She and Bill get in a discussion about Zilmax, the growth promotant that was voluntarily removed from the North American market by Merck Animal Health last year after several producers reported disturbing incidents involving lameness and worse from cattle treated with Zilmax.
Although Cargill didn’t observe these problems at the facilities where it receives Zilmax-treated cattle, the company supported Merck’s decision to pull the product. Cargill was the last major producer to accept Zilmax in its supply chain a few years ago, only doing so after exhaustive research to establish best practices for using the product.
Last year, Temple expressed very vocal concerns about Zilmax at a National Cattleman’s Beef Association meeting where the problems surfaced, and she remains worried that without the right protocols, stiffness, lameness and other problems might represent a case of “bad becoming the new normal” in the industry.
She was asked to join Merck’s advisory committee to review Zilmax, but is only “half” on the committee “because I wouldn’t sign their confidentiality agreement!” she said.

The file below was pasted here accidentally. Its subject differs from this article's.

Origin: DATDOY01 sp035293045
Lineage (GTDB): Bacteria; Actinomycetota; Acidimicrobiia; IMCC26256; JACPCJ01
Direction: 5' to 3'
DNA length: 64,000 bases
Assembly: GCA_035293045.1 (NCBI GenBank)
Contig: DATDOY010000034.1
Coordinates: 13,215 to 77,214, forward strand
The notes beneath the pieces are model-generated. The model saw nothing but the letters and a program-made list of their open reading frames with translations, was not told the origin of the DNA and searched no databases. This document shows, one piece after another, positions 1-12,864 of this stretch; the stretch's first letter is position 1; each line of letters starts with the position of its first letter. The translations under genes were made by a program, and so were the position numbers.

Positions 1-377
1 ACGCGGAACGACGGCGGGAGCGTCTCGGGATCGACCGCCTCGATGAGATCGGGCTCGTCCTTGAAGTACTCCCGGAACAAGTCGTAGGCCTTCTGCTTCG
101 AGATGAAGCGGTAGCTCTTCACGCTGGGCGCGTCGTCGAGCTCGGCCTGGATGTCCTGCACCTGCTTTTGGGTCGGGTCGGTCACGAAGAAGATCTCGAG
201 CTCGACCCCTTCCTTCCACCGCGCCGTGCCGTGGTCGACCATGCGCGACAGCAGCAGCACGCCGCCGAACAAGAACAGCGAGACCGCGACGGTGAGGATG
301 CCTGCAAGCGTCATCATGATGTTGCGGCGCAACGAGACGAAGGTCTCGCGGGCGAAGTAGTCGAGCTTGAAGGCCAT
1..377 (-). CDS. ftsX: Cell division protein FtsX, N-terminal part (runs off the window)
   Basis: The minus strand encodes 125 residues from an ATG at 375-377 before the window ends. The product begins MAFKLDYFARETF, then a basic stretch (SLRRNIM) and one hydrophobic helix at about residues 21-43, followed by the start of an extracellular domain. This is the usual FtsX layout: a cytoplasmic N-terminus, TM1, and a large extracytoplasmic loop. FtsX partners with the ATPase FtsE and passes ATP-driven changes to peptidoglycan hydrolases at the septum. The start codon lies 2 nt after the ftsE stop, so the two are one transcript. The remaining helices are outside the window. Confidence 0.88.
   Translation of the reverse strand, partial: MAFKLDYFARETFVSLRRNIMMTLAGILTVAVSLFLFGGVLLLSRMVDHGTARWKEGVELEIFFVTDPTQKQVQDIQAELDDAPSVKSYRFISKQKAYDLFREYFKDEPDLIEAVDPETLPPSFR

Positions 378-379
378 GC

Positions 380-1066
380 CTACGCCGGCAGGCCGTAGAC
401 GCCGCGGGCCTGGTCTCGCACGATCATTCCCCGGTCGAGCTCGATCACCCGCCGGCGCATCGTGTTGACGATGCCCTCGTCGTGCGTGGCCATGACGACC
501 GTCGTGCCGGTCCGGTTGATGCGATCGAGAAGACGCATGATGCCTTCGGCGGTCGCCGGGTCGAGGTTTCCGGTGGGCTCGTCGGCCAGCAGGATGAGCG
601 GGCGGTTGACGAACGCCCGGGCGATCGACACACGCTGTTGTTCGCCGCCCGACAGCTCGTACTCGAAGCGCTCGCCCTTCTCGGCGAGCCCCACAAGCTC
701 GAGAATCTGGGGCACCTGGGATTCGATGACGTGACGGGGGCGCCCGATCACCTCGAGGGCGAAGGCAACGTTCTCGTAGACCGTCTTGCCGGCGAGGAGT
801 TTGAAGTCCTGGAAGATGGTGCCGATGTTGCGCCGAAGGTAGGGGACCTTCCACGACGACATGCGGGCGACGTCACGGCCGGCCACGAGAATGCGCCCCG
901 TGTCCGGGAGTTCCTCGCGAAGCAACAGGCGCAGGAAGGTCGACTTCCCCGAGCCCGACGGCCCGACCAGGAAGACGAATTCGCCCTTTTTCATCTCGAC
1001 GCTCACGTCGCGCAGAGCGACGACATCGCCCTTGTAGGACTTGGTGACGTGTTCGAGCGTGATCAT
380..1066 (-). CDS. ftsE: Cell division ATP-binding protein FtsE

Eager to find out her latest thinking, Bill asks her what recent academic papers about cattle lameness have caught her eye, and whose work currently has the most credibility in university circles. As she methodically lists the articles and authors, he listens and asks more questions. It’s easy to see this isn’t the first time they’ve had a conversation along these lines.
“I met Temple at a large meat industry conference in Chicago several decades ago. Neither of us really felt we fit in among all these older guys in dark suits, so we sat at the same table and started talking. We got in a deep discussion about cattle and animal handling that made a strong impression on me,” Bill said later. “I’ve enjoyed discussing these issues with her ever since.”
At the AuSM event later that night, in front of an audience of about 600 people, she describes this period of her career by saying, “People didn’t want to talk to me. They thought I was super weird. And then I’d whip out my drawings!”